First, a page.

When Instant Gratification Isn’t Gratifying

Cheetos PhotoI opened the refrigerator door. Blink. Blink. Do I really want to go through all the trouble of preparing a healthy snack when there’s a small bag of chips in the pantry, less than 2 feet away?

 

 

It would be easier and quicker if I snagged some Cheetos instead of taking time to pull out lunchmeat, mustard, cheese and an apple.

 

Easy. Quick. Now.

 

Sure one snack would make me feel sluggish and would probably have my stomach growling within the hour, while the other would satisfy my hunger and most likely give me a boost of energy. But at that moment, I wasn’t thinking about future repercussions.

 

I wanted my needs met. I wanted to be satisfied. Immediately.

 

I chomped each crunchy stick, reasoning my choice as acceptable. After all, the package declared Cheetos are “made with real cheese.”

 

Digging into the crinkling bag, I claimed every last crumb of Cheetos dust from the crevices of the silver lining.

 

Orange-stained fingertips and the empty bag only confirmed my suspicion. I could’ve made a better choice. I could’ve listened to that “voice in my head,” the voice that pricked my conscience and warned me that I’ve been down this road before.

 

My instant gratification wasn’t gratifying at all.

 

Somehow I knew, my feeling of dissatisfaction had very little to do with my snack choice.

 

In Acts 5: 1-10, Luke shares the story of Ananias and Sapphira. The Bible says the apostles Peter and John were filled with the Holy Spirit and were speaking “the word of God with boldness” (Acts 4:31b). God was growing His church. “[There] was not a needy person among them, for all who were owners of land or houses would sell them and bring the proceeds of the sales and lay them at the apostles’ feet, and they would be distributed to each as any had need” (Acts 4:34-35).

 

The people weren’t forced to give. Their needs weren’t compromised by their generosity.

 

“But a man named Ananias, with his wife Sapphira, sold a piece of property, and held back some of the price for himself, with his wife’s full knowledge, and bringing a portion of it, he laid it at the apostles feet” (Acts 5:1-2).

 

The Lord had proven that He would meet the needs of all His people. All they had to do was trust Him with everything and be patient. Still, Ananias and his wife wanted their bag of chips upfront.

 

Easy. Quick. Now.

 

Peter reminded Ananias that the land was his, given to him by God. It was his to give or keep. Yet, instead of admitting that he wasn’t willing to trust everything to God, Ananias lied.

 

Peter said, “You have not lied to men but to God”(Acts 5:4b).

 

Ananias died right there on the spot. His wife came to the apostles a few hours later. She had no idea what had happened to her husband. Peter tried to give her a way out of her self-made pit, but she lied, too.

 

This couple thought they could deceive God. They took what they felt they deserved, what they needed to gratify their immediate desires, and held back from the Lord.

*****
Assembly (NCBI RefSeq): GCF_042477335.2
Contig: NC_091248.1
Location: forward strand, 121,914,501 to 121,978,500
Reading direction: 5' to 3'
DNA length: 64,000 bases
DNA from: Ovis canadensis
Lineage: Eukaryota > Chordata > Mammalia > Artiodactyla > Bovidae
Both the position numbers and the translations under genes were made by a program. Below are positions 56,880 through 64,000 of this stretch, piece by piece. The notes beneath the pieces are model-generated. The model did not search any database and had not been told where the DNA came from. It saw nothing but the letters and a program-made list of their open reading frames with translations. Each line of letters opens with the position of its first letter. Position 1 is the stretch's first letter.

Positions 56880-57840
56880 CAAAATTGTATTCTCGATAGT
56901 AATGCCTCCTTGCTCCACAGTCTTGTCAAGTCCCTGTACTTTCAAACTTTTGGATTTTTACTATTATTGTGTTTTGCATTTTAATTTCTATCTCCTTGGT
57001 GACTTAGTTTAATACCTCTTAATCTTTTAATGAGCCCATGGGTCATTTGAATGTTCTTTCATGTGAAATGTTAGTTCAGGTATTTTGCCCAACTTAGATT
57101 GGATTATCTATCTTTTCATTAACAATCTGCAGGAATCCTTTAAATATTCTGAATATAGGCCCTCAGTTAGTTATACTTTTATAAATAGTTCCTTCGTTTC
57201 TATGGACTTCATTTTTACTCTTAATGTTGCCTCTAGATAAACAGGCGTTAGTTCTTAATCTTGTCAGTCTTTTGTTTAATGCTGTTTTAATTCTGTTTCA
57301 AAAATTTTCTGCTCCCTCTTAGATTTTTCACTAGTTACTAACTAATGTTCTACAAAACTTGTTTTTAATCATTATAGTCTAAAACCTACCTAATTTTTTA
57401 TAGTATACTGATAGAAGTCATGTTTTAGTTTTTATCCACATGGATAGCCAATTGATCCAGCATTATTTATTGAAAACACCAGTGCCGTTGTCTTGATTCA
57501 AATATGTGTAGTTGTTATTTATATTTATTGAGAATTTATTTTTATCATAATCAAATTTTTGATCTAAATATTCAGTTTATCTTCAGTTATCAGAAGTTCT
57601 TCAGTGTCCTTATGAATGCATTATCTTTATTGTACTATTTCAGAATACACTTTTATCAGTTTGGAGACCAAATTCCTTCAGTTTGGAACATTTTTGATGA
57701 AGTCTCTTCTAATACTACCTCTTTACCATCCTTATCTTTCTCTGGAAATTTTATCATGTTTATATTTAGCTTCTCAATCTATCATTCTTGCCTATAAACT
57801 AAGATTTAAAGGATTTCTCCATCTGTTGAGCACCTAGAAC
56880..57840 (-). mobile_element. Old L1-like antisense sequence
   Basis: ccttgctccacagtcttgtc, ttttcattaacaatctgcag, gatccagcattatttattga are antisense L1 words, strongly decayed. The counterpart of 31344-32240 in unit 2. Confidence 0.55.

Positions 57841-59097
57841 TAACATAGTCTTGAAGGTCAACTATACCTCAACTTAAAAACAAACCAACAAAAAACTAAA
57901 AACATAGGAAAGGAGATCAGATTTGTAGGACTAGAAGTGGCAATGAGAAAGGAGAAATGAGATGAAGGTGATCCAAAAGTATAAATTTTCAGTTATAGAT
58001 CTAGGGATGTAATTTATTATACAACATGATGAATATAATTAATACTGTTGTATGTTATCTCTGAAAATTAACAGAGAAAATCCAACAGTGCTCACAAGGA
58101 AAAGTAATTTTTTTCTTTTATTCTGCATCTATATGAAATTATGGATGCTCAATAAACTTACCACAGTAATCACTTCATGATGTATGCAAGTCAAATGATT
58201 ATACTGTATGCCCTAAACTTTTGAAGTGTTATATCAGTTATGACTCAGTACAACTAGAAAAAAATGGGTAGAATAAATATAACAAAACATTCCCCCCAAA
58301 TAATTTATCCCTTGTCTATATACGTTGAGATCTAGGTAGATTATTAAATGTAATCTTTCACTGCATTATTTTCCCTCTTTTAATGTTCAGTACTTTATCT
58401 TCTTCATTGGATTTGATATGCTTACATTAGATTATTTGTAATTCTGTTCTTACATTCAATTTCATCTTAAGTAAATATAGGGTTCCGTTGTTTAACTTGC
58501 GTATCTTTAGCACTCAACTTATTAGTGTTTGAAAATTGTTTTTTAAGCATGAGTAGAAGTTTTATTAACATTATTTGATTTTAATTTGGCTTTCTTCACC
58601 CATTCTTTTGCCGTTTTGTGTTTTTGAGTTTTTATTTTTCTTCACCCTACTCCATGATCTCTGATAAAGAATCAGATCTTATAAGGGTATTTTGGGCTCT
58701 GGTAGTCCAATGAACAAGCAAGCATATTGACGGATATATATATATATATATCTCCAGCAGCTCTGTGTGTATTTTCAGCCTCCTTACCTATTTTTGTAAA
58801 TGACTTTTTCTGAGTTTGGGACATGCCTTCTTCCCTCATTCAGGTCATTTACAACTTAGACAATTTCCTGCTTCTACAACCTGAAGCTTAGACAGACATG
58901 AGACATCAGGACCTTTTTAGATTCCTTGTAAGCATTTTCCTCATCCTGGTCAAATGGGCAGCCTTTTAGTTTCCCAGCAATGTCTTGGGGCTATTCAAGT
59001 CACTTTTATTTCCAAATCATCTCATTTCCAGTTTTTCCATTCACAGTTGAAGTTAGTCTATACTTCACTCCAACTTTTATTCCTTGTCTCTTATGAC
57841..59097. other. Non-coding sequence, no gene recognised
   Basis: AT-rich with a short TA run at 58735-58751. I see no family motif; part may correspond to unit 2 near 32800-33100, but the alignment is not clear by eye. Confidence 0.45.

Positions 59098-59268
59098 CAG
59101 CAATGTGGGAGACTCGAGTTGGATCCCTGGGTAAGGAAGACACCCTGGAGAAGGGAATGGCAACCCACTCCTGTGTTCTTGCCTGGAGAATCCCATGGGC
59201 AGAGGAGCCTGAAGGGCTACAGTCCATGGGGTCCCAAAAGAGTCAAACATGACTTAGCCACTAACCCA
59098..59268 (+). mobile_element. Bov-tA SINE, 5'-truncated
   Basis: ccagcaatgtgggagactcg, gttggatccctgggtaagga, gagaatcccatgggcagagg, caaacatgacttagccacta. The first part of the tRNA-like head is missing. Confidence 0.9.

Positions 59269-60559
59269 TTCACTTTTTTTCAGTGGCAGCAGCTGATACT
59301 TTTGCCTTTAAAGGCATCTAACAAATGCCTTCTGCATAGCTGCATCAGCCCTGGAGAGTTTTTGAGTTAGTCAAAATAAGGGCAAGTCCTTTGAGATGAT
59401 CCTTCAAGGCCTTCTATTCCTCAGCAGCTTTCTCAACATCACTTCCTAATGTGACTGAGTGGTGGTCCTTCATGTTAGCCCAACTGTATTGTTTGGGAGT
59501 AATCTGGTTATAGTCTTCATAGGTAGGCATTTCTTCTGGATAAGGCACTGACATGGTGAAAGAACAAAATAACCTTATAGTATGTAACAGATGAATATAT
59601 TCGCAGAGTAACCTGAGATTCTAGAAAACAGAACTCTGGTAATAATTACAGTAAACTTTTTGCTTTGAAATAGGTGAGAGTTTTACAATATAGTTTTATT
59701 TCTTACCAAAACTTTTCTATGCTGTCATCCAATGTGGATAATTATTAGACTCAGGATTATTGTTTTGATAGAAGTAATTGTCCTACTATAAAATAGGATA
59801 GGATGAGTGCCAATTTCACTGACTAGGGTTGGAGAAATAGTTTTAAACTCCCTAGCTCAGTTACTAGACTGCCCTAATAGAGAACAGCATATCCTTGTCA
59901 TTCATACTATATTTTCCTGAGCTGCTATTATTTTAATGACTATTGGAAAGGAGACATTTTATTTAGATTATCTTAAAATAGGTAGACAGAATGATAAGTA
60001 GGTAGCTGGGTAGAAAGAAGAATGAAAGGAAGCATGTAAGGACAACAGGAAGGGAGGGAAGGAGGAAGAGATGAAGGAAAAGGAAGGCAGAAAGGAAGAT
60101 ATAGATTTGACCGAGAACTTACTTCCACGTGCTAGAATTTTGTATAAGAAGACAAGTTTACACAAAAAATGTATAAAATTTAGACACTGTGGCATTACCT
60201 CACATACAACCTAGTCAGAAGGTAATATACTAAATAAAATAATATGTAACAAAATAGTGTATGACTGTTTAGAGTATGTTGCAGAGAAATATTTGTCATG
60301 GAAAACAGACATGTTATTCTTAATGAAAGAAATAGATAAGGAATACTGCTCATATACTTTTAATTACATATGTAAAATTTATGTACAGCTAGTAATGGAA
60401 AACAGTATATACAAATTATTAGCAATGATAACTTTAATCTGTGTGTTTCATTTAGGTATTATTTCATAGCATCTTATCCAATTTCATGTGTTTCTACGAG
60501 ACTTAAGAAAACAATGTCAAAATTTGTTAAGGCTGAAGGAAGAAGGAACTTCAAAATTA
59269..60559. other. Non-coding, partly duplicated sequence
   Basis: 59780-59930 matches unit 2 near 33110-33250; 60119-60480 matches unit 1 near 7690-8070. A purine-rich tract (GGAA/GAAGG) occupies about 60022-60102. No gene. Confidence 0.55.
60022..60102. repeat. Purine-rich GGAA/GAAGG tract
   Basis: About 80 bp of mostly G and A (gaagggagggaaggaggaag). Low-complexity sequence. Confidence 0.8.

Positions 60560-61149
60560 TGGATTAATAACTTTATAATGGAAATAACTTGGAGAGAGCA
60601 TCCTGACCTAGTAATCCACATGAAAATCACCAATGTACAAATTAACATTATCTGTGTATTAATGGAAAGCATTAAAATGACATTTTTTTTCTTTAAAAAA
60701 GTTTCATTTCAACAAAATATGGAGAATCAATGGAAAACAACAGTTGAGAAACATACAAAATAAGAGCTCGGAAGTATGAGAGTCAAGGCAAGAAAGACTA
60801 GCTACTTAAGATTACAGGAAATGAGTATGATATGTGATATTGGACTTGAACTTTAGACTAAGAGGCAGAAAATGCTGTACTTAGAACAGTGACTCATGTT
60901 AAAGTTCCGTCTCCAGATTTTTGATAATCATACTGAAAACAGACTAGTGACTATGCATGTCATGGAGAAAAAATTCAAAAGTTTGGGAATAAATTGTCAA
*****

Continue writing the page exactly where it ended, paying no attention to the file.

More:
Maybe they were greedy. Maybe they were afraid God wouldn’t meet their personal needs, even though they witnessed His amazing provision in the lives of all the believers in their congregation.

 

Regardless of their reasons, Ananias and Sapphira took the easy route, the sure thing, the self-help path, the way devoid of integrity and faith, the deceptive road of denial.

 

They experienced how instant gratification can often lead to self-destruction. And at the end of their journey, they found no satisfaction.

 

While my snack dilemma didn’t cause me to face a life-and-death decision, it did remind me that my choices shouldn’t be made in an effort to meet my immediate fleshly desires.

 

Settling for instant gratification can pull us into the pit of despair, discouragement, or dissatisfaction, whether were talking about food choices, relationships, decision making, or trusting God to keep His promises.

 

But when we believe God meets our needs in His timing and according to His perfect will, we can give to God and others without fear of being in want.

 

Lord, thank You for reminding us that waiting on You is a sign of wisdom and faith. Please help us avoid the temptation to settle for instant gratification, which often leads to dissatisfaction, discontent, or destruction of self, relationships with others and our intimacy with You. In Jesus’ name, amen

 

In what area of your life is it hardest to avoid the temptation of settling for instant gratification?

 

What are some things we can do or some verses that can help us trust God to lead us, transform us, or provide for us, even when we’re tempted to speed things along for Him? 

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2 thoughts on “When Instant Gratification Isn’t Gratifying

  1. WOW!!! instant guilt…but at the same time instant grace. We follow what the body says it needs even when we know our mind tells us no, it is only a want…talk about instant gratification being in our daily lives almost every minute of the day…from food, desires, thoughts etc…thanks sister for the reminder..best to always think what we are thinking, before acting without really thinking…

    • Amen! Cendy, it’s a good thing that God does not work with guilt trips. He convicts us and empowers us to obey Him as He covers us with His grace. I like how you wrote that it’s “best to think what we are thinking, before acting without thinking.” So often we say we trust God while fearfully trying to ensure that we have our needs met, just in case God doesn’t fulfill our want list. I pray we’ll depend on the Lord to determine what’s best for us as we learn to be satisfied with how, and when, He works out His plans for us. Thanks for sharing your heart, Sister.